CompuServe was the first major commercial online service provider in the United States - described in 1994 as "the oldest of the Big Three information services."It dominated the field during the 1980s and remained a major influence through the mid-1990s. At its peak in the early 1990s, CIS was known for its online chat system, message forums covering a variety of topics, extensive software libraries for most computer platforms, a series of popular online games, notably MegaWars III and Island of Kesmai, it was known for its introduction of the GIF format for pictures, as a GIF exchange mechanism. In 1997, 17 years after H & R Block had acquired CIS, the parent announced its desire to sell the company. A complex deal was worked out with WorldCom acting as a broker, resulting in CIS being sold to AOL. In 2015 Verizon acquired AOL, including its CompuServe division. In 2017 after Verizon completed its acquisition of Yahoo, CompuServe became part of Verizon's newly formed Oath Inc. subsidiary. CompuServe was founded in 1969 as Compu-Serv Network, Inc. in Columbus, Ohio, as a subsidiary of Golden United Life Insurance.
Their focus was on business customers. Though Golden United founder Harry Gard Sr.'s son-in-law Jeffrey Wilkins is miscredited as the first president of CompuServe, its first president was John R. Goltz. Wilkins replaced Goltz as CEO within the first year of operation. Goltz and Wilkins were both graduate students in electrical engineering at the University of Arizona. Other early recruits from the University included Sandy Trevor, Doug Chinnock, Larry Shelley; the company's objectives were twofold: to provide in-house computer processing support to Golden United Life Insurance. It was spun off as a separate company in 1975, trading on the NASDAQ under the symbol CMPU. Concurrently, the company recruited executives who shifted the focus from offering time-sharing services, in which customers wrote their own applications, to one, focused on packaged applications; the first of these new executives was Robert Tillson, who left Service Bureau Corporation to become CompuServe's Executive Vice President of Marketing.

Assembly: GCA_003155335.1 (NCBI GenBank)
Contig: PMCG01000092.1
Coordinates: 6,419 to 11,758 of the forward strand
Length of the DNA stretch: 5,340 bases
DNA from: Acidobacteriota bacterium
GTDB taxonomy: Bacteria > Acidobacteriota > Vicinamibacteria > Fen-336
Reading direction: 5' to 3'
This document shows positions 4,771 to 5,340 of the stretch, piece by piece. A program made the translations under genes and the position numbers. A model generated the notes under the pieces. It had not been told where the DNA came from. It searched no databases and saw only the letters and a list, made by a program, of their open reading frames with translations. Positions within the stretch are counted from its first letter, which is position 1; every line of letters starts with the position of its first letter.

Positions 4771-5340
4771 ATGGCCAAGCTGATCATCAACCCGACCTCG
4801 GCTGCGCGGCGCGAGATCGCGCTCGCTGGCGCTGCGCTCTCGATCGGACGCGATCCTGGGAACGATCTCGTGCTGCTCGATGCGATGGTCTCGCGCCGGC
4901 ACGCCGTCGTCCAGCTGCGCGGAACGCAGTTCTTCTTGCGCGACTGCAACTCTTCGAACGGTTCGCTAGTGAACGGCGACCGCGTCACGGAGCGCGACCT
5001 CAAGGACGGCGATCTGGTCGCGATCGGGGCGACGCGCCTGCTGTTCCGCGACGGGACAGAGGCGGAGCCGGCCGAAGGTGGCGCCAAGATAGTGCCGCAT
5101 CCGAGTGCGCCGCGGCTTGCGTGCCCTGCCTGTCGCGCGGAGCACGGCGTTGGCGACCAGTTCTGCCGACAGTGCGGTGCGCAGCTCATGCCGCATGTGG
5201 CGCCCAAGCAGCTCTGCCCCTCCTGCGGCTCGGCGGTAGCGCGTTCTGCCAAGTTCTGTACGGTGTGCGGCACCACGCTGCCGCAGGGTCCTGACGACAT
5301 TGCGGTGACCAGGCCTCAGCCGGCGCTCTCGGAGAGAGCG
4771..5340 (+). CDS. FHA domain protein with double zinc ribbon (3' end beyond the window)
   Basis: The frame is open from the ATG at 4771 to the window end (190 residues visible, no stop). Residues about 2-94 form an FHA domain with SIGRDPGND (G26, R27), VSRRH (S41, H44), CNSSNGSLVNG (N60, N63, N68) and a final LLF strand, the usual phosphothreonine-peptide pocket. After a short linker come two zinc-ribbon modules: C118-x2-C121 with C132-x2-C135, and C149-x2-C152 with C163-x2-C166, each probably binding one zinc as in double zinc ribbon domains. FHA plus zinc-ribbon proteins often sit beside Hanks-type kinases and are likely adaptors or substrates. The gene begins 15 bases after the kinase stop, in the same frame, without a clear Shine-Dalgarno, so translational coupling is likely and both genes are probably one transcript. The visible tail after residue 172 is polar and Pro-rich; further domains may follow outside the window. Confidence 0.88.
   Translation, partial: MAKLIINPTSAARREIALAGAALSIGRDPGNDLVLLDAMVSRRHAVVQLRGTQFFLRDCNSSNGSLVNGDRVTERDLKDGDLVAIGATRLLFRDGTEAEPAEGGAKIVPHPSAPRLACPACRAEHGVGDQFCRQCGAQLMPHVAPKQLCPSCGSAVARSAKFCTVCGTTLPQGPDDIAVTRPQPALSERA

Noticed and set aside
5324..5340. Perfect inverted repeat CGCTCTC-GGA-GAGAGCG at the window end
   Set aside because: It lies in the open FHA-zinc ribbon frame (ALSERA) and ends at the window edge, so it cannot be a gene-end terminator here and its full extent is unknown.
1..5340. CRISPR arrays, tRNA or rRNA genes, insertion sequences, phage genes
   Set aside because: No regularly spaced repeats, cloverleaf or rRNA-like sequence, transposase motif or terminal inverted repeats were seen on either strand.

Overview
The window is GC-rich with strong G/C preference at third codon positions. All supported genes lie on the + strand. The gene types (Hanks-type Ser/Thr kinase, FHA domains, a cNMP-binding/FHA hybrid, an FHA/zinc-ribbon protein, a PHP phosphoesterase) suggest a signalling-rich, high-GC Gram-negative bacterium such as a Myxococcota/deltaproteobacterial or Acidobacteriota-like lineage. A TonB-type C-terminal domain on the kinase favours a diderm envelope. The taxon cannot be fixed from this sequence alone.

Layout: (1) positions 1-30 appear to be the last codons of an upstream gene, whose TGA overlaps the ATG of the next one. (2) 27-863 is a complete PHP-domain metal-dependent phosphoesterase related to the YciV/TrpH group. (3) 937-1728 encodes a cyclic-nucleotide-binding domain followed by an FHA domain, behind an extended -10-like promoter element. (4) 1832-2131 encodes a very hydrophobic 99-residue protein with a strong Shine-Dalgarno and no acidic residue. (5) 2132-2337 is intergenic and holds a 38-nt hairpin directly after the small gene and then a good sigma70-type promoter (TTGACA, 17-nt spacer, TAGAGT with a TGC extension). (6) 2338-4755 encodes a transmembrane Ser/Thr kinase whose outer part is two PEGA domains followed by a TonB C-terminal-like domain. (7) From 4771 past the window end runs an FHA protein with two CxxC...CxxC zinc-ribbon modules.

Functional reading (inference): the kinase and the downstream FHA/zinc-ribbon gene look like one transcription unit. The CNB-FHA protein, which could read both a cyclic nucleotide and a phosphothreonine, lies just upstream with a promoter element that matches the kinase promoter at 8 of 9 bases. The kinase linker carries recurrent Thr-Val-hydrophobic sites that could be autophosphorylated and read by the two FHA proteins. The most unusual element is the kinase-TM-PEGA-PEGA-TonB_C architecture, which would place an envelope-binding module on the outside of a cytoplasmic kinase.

He recruited Charles McCall, Maury Cox, Robert Massey. In 1977, CompuServe's board changed the company's name to CompuServe Incorporated. In 1979, it began "offering a dial-up online information service to consumers." In 1980, H&R Block acquired CompuServe. The original 1969 dial-up technology was simple—the local phone number in Cleveland, for example, was a line connected to a time-division multiplexer that connected via a leased line to a matched multiplexer in Columbus, connected to a time-sharing host system. In the earliest buildups, each line terminated on a single machine at CompuServe's host, so different numbers had to be used to reach different computers; the central multiplexers in Columbus were replaced with PDP-8 minicomputers, the PDP-8s were connected to a DEC PDP-15 minicomputer that acted as switches so a phone number was not tied to a particular destination host. CompuServe developed its own packet switching network, implemented on DEC PDP-11 minicomputers acting as network nodes that were installed throughout the US and interconnected.
Over time, the CompuServe network evolved into a complicated multi-tiered network incorporating asynchronous transfer mode, frame relay, Internet Protocol and X.25 technologies. In 1981, The Times explained CompuServe's technology in one sentence: CompuServe is offering a video-text-like service permitting personal computer users to retrieve software from the mainframe computer over telephone lines; the New York Times described them as "the most international of the Big Three" and noted that "it can be reached by a local phone call in more than 700 cities". CompuServe was a world leader in other commercial services. One of these was the Financial Services group, which collected and consolidated financial data from myriad data feeds, including CompuStat, Disclosure, I/B/E/S as well as the price/quote feeds from the major exchanges. CompuServe developed extensive screening and reporting tools that were used by many investment banks on Wall Street. In 1979, Radio Shack marketed the residential information service MicroNET, in which home users accessed the computers during evening hours, when the CompuServe computers were otherwise idle.